This morning my fellow instruction librarians and I launched into one of our animated discussions about the different instructional values of disciplinary databases and Google, when we start students out in one, when we start students out in another, how the two are changing, how our uses of both are changing, and student responses to each. It was a long discussion with many tangents, but here are the bits that keep rattling around in my head.
- We’re in the odd position of accomplishing two goals with every student: teaching them how to think like scholarly researchers in their chosen fields, and teaching them how to get access to the material they need. Depending on the student and the situation, we have to make snap judgments about which of these to privilege, and this often determines what kinds of tools we use with the students. Google (and Google Scholar and Google Books) is often mostly about access — disciplinary databases can be about that, but they are often mostly about epistemology and terminology. Google is a far more effective access tool if you know the epistemology and terminology of the field not only because you can search it more effectively but also because whereas the disciplinary databases do much of the selection and evaluation for you, Google requires that you be savvy enough to weed through gazillions of results (or change your strategy so that your results end up on the first couple of pages). While it’s not always needed, privileging the metadata over the text can sometimes be highly educational.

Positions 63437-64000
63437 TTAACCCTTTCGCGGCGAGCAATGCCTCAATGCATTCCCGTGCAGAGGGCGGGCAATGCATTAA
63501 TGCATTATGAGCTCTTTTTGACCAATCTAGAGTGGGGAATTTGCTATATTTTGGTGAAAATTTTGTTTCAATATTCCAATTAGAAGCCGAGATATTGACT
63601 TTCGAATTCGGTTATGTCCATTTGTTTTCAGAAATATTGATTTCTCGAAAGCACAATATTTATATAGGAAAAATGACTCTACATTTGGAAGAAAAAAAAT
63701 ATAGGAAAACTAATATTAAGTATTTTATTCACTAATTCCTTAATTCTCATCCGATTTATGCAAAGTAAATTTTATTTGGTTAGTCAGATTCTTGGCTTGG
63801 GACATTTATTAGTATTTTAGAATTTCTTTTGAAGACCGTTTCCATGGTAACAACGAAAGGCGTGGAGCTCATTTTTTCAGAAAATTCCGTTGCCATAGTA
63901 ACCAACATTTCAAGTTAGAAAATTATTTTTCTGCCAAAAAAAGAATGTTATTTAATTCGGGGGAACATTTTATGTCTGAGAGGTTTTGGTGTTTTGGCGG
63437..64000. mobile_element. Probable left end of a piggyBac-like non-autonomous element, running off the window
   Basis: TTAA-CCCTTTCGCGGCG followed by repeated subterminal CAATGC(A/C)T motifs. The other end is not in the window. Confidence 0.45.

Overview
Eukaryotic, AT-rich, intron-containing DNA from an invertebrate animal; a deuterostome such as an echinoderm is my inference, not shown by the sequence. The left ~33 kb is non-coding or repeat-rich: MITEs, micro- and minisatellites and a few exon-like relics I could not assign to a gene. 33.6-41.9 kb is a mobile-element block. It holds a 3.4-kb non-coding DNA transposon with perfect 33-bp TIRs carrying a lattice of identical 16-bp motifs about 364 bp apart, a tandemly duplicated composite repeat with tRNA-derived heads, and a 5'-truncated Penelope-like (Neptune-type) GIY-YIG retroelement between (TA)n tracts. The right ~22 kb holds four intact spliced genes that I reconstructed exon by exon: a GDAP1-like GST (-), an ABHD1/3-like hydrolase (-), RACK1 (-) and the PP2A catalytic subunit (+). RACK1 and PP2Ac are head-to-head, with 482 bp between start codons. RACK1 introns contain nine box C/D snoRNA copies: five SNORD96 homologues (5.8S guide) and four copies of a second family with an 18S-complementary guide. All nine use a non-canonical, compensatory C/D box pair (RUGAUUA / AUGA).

- Sometimes, metadata is content. The longitude and latitude fields in GeoRef, the historical period fields in Historical Abstracts, these bits of metadata allow researchers to do searches that are fundamentally impossible in other databases. You couldn’t get that stuff from free text searching. So I guess the indexing we pay for is even more fundamentally part of our collection than I’d thought of it before.
This wasn’t part of our discussion, but I’ve realized that while I don’t specialize in knowing the full disciplinary context of my students’ questions, I do specialize in knowing the metadata structures in the various tools at my disposal, and I guess a large part of what I do is choose between matching the metadata structure to the student or teaching the student a new metadata structure so that they can grow as a scholar. Content is usually accessible through more than one tool, so the trick becomes finding the most useful tool for the job.